By Subhash Kateel


In has been over a week since Marissa Alexander, a mother of
three, was sentenced to 20 years in prison for aggravated assault after firing
a gun into a wall that hurt no one in what she claimed was an attempt to defend
herself against an abusive husband. 
Since the sentencing last Friday, the prosecutor in the case, Angela
Corey and her star witness/Marissa’s allegedly abusive husband, Rico Gray, have been on a virtual speaking tour telling their sides of the story, sometimes together.
While Angela Corey, who is also the prosecutor in the
Trayvon Martin case, reached out to several press outlets (including ours) in
the past few weeks, I believe that her and Rico Gray’s statements to the press, this week in particular, have been marked by inaccuracies, distortions of truth and
blatant lies.  Here are a few of them.
1.  Marissa  “shot a gun at” or “discharged a gun to
kill” her husband and his children the day she was arrested.
This week, Angela Corey’s office shifted from merely having
a different take on the facts than Marissa Alexander to straight out lying about
those facts.  In a recent interview she
gave to CBS news, she stated:
“She [Marissa] discharged a gun to kill them, [her
husband and his children] and she has to answer for that.”
This is a disappointing step from past statements made by
either Corey or Rico Gray where they claim that Marissa “aimed and shot” at
Rico Gray and his two young children that were in the house at the time.  Disappointing because the accusation that she
“aimed and shot” at someone is probably wrong, but the insinuation that she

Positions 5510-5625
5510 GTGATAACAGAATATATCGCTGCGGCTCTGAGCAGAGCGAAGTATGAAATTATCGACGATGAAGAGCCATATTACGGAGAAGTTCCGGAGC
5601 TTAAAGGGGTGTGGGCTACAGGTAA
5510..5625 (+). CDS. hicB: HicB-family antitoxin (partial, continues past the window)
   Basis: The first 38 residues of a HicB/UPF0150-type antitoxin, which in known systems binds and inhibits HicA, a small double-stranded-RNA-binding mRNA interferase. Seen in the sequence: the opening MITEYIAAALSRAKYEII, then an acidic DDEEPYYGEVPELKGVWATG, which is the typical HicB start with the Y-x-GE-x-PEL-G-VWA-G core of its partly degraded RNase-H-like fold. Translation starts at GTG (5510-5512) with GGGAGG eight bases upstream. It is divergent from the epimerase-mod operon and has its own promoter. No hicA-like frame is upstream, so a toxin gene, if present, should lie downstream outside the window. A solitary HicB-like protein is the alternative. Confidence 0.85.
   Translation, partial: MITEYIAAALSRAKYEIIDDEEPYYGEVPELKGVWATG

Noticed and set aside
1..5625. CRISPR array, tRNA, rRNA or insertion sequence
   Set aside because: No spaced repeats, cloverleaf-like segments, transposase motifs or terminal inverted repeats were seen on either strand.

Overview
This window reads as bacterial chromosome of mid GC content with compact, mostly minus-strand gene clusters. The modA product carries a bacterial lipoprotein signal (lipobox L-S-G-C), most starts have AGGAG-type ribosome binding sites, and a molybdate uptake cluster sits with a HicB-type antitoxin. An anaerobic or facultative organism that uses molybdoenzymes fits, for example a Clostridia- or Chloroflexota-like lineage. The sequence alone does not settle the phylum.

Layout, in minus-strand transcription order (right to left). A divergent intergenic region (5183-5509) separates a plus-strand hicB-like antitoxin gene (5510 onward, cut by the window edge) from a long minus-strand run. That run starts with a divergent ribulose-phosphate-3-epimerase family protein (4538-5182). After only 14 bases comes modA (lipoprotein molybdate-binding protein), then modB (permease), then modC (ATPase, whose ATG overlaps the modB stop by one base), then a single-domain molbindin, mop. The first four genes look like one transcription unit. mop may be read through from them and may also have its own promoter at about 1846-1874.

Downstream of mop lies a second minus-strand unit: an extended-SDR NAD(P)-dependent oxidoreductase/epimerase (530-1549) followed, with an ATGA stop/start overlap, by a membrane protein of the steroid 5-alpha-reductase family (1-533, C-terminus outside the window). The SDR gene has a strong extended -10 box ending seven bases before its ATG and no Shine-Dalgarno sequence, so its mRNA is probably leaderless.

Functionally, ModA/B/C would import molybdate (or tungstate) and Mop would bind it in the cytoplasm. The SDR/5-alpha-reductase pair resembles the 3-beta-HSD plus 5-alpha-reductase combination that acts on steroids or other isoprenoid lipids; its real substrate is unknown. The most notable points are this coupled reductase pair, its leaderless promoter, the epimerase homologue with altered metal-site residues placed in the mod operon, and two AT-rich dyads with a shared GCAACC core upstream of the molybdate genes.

tried to kill anyone is a bald faced lie. 
To prove it is a lie, you would either have to do hours of research…or
just read the crime Marissa was charged with…out loud…once.  Please join me:
 “Aggravated Assault…without intent to kill.” 
At no point does the evidence or the charge even suggest
that she was trying to kill anyone.  But
what about the claim that she “aimed and shot” at her husband and his
kids?  When looking at the pictures from
the crime scene and listening to the 911 tape, which Angela Corey told me would
both prove that Marissa “shot at” someone, you don’t get the sense that either
piece of evidence proves any of that.  For one, as
I have said before, Rico Gray tells three different stories on the 911 tape:

:46-“She was shooting at me and my son”

4:45-“I can’t believe she’d shoot in front of me…[corrects
himself] shoot at [emphasis his] me…I’m so pissed off right now.”
7:12-“She just aimed the gun at us then she shot…well I know
she probably wasn’t aiming at my kids…but she might as well be…”

The most revealing section of the 911 tape is at 4:45, where
Rico Gray seems to change his story and correct himself mid-sentence.  He first seems to imply that Marissa fired a
gun in front of him (rather than at him), and then quickly restates and almost emphasizes to the 911 dispatcher
that she fired at him. And this was supposed to be one of the strongest pieces
of evidence to prove Marissa’s guilt.
Even the photos that Angela Corey’s office gave me, which
she said would clear up any doubt that Marissa shot at her husband, show a
single bullet hole at least a foot into the wall with an exit hole in an upward
direction (and not “ricocheting” as Corey has claimed). Looking at the picture,
it seems clear that if Marissa was aiming at anyone, they were either behind
the wall or she is the worst shot in the history of people to ever qualify for a
Florida Concealed Weapons Permits. 
Bullet hole pic 1

Bullet hole pic 2

2.  Rico Gray never
abused Marissa or anyone else.  If he
did, it is not relevant to the case.

The second most disappointing set of statements Angela Corey
has made to the press relate to Rico Gray’s well-documented, yet often denied,
history of violence towards his significant other(s). This history of violence
has frequently been minimized or deemed irrelevant by Angela Corey.  Just this week, she took the unusual step of